Florida Governor Ron DeSantis suspends BSO sheriff Scott Israel, and replaces him with Gregory Tony
Former Broward County Sheriff Scott Israel filed an appeal Friday morning, less than a day after a Broward Circuit judge ruled in favor of Gov. Ron DeSantis.
Judge David Haimes ruled Thursday that the newly elected governor was within his constitutional authority when he suspended Israel and replaced him with former Coral Springs Sgt. Gregory Tony in January, accusing Israel of neglect of duty and incompetence in leading the Broward Sheriff’s Office.
The formal filing to the Fourth District Court of Appeal by Israel’s attorney, Benedict Kuehne, is the embattled Israel’s latest bid to challenge his suspension in the wake of the Parkland massacre at Marjory Stoneman Douglas High School on Feb. 14, 2018.
About four hours after Israel’s attorney filed an appeal on behalf of his client, Gov. DeSantis responded by filing a request with the same court to expedite and certify the final order so that his case against Israel can go to the Florida Supreme Court for a final ruling.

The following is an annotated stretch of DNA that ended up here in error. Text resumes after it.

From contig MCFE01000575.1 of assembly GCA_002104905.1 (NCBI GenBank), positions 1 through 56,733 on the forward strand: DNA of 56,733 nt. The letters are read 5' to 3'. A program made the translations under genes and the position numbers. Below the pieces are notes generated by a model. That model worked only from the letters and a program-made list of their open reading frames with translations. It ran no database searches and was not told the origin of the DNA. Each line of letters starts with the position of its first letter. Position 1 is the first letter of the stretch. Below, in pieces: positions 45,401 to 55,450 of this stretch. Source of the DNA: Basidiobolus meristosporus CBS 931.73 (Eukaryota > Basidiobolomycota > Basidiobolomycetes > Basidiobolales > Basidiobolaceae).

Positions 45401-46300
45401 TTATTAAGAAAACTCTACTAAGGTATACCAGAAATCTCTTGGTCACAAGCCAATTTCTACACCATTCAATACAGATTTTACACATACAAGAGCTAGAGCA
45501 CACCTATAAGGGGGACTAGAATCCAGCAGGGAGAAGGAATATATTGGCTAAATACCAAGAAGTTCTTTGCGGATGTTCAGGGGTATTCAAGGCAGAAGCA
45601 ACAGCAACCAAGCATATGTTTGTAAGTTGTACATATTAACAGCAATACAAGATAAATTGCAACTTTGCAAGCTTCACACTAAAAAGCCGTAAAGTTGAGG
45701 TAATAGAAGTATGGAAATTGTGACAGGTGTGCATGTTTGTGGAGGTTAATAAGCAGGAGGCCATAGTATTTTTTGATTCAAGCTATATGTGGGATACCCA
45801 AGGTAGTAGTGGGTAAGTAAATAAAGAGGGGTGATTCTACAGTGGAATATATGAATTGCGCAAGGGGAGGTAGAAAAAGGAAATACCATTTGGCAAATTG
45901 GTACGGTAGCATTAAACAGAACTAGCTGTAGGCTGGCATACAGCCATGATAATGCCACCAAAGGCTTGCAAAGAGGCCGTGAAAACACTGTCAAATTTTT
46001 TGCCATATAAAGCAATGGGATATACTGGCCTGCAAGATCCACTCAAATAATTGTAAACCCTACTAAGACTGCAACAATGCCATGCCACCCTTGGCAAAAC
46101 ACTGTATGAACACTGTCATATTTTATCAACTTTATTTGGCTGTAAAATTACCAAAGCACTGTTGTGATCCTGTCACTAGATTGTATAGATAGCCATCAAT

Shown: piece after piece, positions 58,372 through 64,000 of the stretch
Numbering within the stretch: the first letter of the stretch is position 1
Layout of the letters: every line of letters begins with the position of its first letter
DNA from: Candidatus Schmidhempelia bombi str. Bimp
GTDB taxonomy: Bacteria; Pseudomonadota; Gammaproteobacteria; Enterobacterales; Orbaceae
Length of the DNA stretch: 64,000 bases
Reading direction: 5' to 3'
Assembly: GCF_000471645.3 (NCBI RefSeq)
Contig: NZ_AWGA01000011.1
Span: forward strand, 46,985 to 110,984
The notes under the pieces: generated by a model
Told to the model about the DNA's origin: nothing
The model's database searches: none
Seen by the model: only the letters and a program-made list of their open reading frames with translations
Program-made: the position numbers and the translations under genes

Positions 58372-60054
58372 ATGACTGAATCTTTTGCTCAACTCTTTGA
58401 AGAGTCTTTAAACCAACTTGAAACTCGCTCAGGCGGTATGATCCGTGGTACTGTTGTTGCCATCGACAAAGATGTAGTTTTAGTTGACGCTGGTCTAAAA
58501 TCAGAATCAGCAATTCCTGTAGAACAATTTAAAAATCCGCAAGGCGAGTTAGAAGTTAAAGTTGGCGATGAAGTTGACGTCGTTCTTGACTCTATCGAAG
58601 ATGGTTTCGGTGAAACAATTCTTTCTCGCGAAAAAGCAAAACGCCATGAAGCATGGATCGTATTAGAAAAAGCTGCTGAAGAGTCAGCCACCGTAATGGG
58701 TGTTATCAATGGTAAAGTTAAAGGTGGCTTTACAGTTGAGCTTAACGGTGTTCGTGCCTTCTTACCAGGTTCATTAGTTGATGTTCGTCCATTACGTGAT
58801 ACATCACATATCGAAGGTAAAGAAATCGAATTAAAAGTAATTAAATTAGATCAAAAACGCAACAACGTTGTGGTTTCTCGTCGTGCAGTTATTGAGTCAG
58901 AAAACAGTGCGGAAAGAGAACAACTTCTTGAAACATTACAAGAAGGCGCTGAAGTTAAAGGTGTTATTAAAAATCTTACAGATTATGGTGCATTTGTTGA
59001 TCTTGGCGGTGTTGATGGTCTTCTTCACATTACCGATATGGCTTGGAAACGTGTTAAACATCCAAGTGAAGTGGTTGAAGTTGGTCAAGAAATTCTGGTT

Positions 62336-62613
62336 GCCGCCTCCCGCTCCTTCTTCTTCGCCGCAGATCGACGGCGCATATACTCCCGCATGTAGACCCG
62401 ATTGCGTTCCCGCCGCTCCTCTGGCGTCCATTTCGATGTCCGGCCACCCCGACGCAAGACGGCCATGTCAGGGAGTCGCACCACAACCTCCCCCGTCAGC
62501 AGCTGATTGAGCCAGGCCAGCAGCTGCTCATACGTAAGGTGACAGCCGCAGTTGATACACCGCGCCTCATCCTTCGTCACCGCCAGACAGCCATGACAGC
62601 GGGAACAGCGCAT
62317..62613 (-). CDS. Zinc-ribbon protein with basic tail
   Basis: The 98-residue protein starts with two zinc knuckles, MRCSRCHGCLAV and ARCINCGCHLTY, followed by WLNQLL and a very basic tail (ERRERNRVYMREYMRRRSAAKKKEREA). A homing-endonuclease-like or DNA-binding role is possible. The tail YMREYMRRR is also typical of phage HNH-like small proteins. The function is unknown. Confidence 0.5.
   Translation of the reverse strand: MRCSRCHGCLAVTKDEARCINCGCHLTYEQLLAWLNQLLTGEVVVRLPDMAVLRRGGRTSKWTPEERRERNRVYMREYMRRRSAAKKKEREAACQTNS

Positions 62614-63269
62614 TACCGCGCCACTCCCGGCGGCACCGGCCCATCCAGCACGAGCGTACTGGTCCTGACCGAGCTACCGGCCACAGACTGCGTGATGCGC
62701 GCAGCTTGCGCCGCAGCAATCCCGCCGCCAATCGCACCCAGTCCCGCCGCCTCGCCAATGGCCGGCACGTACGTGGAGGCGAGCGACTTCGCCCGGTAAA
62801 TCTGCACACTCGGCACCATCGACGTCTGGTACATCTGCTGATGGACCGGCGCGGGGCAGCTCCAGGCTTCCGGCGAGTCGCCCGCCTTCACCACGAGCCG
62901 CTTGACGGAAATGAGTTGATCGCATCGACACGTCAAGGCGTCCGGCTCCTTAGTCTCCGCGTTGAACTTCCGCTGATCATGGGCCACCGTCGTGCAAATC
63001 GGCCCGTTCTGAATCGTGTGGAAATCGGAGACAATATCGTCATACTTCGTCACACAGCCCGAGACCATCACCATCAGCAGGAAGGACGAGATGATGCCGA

“Scott Israel continues to live in denial,” DeSantis said in a statement issued by his office. “The court has recognized my authority as governor to suspend him for neglect of duty and incompetence and this appeal is just his latest delay tactic. I have filed a request with the Fourth DCA asking for expedited consideration to move this case to the Florida Supreme Court for a final ruling so that the Senate can resume the process of formally removing him.”
Senate President Bill Galvano (R-Bradenton) issued a memo to fellow senators on Thursday evening. Galvano’s memo affirmed a position he has held that the Florida Senate hearing on Israel will remain on hold while the former law enforcement officer pursues his court appeal.
“As you are aware, the matter is in abeyance until all appeals are exhausted or have been definitively taken off the table,” Galvano wrote in his memo, News Service of Florida reported.
Israel was elected sheriff in 2012. Despite the suspension, Israel has said he will run for his position again in 2020.
Israel has maintained for the past year that he served the county with competence and that voters — not the governor — should decide who should serve as sheriff.
Following Haimes’ decision Thursday, Kuehne said he would ask the appeals court “to decide this important constitutional question.”